Tuesday, October 23

What's In A Book?

Below is an excerpt; well two excerpts, but from the same page, from Bradbury's Farenheit 451. The last time I read it was probably when I was a teenager. A long time ago anyway. Certainly before I could really appreciate it. This book is one of many that have been challenged in schools and communities. Challenged, but not technically banned because we don't do that in this country. But what is it about this book that makes people worry? I think this one page explains it best.


“And the second?”
“Oh, but we’ve plenty of off-hours.”
“Off-hours, yes. But time to think?”


“It tells you what to think and blasts it in. It must be right. It seems so right. It rushes you on so quickly to its own conclusions your mind hasn’t time to protest, 'What nonsense!’”
“Only the ‘family’ is ‘people.’”
“I beg pardon?”
“My wife says books aren’t ‘real.’”
“Thank God for that. You can shut them, say, ‘Hold on a moment.’ You play God to it. But who has ever torn himself from the claw that encloses you when you drop a seed in a TV parlor? It grows you any shape it wishes! It is an environment as real as the world. It becomes and is the truth. Books can be beaten down with reason."


Farenheit 451, Ray Bradbury, pg. 84, MM Paperback

This is the real reason that some people object to books. Books are ideas and ideas are dangerous.


Mary said...

Sometimes books are only dangerous if you've got the right (or wrong) mindset.
I read the Harry Potter books because I'd heard that they were children's books that promoted the occult, and I was curious. (Well all right, the fact that I was stuck in an airport for an especially long layover might have been a contributing factor.) Leaving aside any after-the-series comments about some of the characters being gay, I don't see anything in the books that promotes children practicing the occult. I wonder if people who condemn books have actually read them first?

bhgee -- the annoying sound made by a loose windshield wiper moving back and forth across your windshield with an almost disco-like rhythm.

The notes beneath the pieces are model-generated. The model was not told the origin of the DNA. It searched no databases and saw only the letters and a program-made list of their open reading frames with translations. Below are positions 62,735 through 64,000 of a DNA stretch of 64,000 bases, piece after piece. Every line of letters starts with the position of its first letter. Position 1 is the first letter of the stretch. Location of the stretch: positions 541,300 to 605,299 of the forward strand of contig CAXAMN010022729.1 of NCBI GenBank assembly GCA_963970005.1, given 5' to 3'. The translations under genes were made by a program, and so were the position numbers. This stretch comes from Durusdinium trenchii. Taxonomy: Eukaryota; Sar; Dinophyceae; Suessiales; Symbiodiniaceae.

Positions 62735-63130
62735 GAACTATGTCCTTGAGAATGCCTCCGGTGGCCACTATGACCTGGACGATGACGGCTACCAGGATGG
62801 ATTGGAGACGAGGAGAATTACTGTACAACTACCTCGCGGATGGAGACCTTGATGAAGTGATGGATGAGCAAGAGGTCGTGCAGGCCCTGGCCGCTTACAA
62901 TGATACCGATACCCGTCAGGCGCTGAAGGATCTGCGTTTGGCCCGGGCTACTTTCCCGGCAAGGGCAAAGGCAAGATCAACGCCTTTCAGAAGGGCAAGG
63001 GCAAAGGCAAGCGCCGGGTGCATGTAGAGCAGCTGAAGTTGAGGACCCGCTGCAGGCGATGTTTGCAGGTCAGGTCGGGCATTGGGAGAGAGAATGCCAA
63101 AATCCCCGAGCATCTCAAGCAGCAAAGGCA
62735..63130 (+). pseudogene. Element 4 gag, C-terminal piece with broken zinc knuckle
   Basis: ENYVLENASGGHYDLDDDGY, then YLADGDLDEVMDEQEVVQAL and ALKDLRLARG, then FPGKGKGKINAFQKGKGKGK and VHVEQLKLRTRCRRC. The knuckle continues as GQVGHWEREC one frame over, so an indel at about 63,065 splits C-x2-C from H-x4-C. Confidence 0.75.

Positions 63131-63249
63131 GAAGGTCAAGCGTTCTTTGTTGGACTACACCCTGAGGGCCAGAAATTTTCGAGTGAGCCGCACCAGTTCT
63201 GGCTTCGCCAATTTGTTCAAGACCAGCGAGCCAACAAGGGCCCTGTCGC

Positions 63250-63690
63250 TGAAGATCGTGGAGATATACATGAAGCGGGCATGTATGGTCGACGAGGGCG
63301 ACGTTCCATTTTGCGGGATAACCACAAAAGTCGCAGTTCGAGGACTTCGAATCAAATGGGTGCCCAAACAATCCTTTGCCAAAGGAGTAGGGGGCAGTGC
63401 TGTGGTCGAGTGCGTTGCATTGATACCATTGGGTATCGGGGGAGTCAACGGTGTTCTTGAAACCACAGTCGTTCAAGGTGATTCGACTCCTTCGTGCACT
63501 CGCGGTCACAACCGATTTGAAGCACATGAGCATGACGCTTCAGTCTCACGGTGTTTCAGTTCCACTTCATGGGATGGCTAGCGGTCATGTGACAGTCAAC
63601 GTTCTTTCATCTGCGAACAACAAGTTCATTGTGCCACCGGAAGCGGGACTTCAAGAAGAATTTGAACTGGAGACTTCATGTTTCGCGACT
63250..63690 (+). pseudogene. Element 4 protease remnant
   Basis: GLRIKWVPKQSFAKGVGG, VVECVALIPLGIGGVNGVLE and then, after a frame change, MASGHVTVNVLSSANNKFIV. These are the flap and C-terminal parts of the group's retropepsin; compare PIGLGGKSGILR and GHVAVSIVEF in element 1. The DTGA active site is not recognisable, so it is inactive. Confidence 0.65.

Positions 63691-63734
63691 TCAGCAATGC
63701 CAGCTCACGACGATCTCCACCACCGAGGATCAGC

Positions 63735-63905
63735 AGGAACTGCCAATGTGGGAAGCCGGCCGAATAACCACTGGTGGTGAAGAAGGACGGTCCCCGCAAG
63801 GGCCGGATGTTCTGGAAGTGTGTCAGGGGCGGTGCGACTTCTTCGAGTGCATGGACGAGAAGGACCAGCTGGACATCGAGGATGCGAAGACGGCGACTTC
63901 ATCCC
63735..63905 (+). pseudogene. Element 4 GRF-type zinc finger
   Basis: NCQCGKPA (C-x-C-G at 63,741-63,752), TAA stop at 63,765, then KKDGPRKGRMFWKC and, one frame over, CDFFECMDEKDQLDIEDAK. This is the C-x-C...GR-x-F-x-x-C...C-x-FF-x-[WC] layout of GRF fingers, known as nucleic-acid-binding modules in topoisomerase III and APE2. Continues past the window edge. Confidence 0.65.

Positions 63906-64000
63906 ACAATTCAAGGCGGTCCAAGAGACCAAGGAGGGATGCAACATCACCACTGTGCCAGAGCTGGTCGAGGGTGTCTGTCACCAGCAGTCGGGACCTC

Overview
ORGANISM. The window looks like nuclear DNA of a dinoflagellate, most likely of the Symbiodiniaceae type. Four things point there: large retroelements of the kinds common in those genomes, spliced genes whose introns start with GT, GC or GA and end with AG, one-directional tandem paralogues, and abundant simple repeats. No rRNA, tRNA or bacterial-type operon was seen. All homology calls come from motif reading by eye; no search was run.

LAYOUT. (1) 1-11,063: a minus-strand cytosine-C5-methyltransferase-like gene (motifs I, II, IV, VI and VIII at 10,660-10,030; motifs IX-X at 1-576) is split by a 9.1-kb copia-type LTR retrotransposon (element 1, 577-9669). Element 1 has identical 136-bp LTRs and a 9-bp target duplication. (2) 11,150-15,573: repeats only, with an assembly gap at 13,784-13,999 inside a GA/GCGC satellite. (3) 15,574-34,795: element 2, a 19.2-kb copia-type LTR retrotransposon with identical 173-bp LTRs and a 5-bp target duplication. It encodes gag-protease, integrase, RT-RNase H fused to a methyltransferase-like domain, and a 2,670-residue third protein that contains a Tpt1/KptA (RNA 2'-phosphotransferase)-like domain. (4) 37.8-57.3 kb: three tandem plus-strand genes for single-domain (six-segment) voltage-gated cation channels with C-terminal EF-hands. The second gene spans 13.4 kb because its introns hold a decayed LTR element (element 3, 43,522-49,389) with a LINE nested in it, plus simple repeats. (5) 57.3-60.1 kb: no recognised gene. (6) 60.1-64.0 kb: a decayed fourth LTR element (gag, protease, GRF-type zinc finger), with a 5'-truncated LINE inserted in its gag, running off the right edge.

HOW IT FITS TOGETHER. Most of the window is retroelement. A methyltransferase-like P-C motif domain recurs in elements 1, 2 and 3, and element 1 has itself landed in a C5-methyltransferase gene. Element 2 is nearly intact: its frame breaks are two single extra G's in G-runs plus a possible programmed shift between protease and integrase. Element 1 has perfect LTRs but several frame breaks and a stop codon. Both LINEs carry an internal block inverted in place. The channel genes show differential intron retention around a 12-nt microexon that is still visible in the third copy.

McB said...

Mary - that's always been a major pet peeve of mine ... people condemning books they've never read. The HP books are a good case in point. Why would someone object to books that show kids trying to do the right thing, overcome evil, and work together?

In FAREHEIT, there's a scene earlier than the one I excerpted where a character talks about why books were banned. People didn't want to think and didn't want to be exposed to conflicting ideas and negative thoughts that might make them unhappy; so they stopped reading and instead relied on sound bites and headlines. Since this worked in the government's favor, the ban was enacted.

So I guess some people just prefer being ignorant.

rhlweel: what it sounds like when you get stuck in the snow and your tires just keep spinning.

Sheryl said...

Doesn't anyone see the irony of banning books because they influence readers, perhaps even control their behaviour? What do they think their actions do?

mesqlss - re dots from drinking too much tequila

McB said...

I don't think proponents of book banning understand irony. For instance, the irony of wanting to ban a book about book banning and the dangers inherent in same.